The United States also has documented an average of 2,259 deaths and 205,661 new infections each day over the past week, a toll that US health officials warn is likely to accelerate in the coming months before a vaccine becomes widely available to the public.

At least 3,112 US patients died on Wednesday alone, according to a Reuters tally of state-by-state data, surpassing the previous Dec 3 record of 2,861 deaths and marking the first time the virus has claimed 3,000 American lives or more in a single day.

To date, the highly contagious respiratory illness has killed more than 289,000 Americans, and about 15 million are known to have been infected since January.

Medical experts have said the crisis will only worsen in the weeks ahead amid colder weather, especially if Americans continue to disregard warnings to avoid unnecessary travel and large gatherings over the holidays.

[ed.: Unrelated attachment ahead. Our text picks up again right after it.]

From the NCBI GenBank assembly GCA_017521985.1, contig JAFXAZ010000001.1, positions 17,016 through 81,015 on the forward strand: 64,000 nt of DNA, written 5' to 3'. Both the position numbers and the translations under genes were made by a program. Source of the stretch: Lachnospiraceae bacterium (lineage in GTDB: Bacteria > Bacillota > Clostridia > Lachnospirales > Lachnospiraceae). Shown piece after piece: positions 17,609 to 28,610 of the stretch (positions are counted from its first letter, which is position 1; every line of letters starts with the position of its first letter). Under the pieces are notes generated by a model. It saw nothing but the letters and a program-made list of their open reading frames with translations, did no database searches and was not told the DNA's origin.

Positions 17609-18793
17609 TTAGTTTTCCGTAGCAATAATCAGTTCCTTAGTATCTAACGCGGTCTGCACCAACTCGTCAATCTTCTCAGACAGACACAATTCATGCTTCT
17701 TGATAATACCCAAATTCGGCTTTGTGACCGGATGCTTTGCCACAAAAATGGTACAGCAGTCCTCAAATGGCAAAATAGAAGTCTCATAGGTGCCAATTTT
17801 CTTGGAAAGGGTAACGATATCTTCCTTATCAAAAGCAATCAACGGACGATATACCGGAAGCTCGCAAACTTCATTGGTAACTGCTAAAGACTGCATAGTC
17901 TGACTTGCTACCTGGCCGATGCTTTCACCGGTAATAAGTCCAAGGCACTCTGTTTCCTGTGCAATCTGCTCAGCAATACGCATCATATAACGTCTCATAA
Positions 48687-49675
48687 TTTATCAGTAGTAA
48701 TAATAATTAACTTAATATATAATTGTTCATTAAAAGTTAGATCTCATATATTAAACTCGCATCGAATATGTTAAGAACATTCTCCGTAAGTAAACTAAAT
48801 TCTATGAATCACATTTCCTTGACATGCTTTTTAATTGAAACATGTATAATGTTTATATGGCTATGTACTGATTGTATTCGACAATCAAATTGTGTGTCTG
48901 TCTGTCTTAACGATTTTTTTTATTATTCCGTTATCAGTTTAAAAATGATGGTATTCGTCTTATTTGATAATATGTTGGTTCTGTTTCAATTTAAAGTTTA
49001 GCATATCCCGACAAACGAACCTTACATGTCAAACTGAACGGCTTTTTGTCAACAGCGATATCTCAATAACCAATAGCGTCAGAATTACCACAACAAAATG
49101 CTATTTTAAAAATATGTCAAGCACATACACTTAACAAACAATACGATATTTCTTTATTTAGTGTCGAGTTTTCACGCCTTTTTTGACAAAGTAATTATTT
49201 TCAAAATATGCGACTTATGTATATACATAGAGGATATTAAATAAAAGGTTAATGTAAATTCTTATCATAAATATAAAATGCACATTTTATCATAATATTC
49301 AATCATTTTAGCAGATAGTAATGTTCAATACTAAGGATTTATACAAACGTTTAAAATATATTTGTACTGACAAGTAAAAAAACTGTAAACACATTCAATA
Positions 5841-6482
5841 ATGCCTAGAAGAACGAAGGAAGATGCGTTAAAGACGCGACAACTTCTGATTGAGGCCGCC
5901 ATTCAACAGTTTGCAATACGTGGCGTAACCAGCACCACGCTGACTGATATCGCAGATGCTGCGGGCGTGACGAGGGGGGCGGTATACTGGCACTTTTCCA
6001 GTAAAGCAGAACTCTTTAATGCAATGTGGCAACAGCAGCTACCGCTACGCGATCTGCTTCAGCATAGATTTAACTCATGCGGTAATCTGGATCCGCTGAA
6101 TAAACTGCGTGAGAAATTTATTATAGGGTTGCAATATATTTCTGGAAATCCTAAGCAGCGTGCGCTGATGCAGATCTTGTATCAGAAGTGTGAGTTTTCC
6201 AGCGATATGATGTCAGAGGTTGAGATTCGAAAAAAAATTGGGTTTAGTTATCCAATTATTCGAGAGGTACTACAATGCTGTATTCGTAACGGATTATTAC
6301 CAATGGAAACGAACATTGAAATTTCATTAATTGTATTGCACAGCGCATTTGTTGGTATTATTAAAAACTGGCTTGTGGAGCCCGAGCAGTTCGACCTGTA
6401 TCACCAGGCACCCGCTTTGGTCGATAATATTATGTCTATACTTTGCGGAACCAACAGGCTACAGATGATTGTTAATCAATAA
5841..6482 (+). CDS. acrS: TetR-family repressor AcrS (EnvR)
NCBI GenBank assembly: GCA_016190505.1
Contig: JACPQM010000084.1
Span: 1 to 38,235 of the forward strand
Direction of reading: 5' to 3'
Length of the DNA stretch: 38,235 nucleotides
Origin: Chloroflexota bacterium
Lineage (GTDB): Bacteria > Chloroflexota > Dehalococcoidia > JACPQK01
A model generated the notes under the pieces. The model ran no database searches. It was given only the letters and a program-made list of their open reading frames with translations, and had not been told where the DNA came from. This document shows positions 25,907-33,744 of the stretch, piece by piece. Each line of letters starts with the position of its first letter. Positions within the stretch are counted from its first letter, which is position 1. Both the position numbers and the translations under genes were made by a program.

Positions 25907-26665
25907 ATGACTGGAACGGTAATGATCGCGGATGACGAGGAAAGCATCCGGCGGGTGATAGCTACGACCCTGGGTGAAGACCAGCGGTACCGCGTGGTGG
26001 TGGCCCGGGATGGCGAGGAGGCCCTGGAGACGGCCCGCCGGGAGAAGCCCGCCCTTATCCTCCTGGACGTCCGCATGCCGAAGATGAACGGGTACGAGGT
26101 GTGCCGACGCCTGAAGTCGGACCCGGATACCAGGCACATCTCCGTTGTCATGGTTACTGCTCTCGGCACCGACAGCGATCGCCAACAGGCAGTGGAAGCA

Besides the monumental human cost, the pandemic has wreaked havoc on the economy, forcing millions out of work as public health authorities imposed sweeping restrictions on social and economic life in an effort to tamp down the contagion.

READ: Rich countries have bought too many COVID-19 vaccines: Amnesty International

Congress, meanwhile, struggled to end a months-long political stalemate over economic assistance.

The Democratic-controlled US House of Representatives was set to vote on a one-week stopgap funding bill to buy more time to reach a deal on a larger relief package, as a bipartisan group released details of their proposal.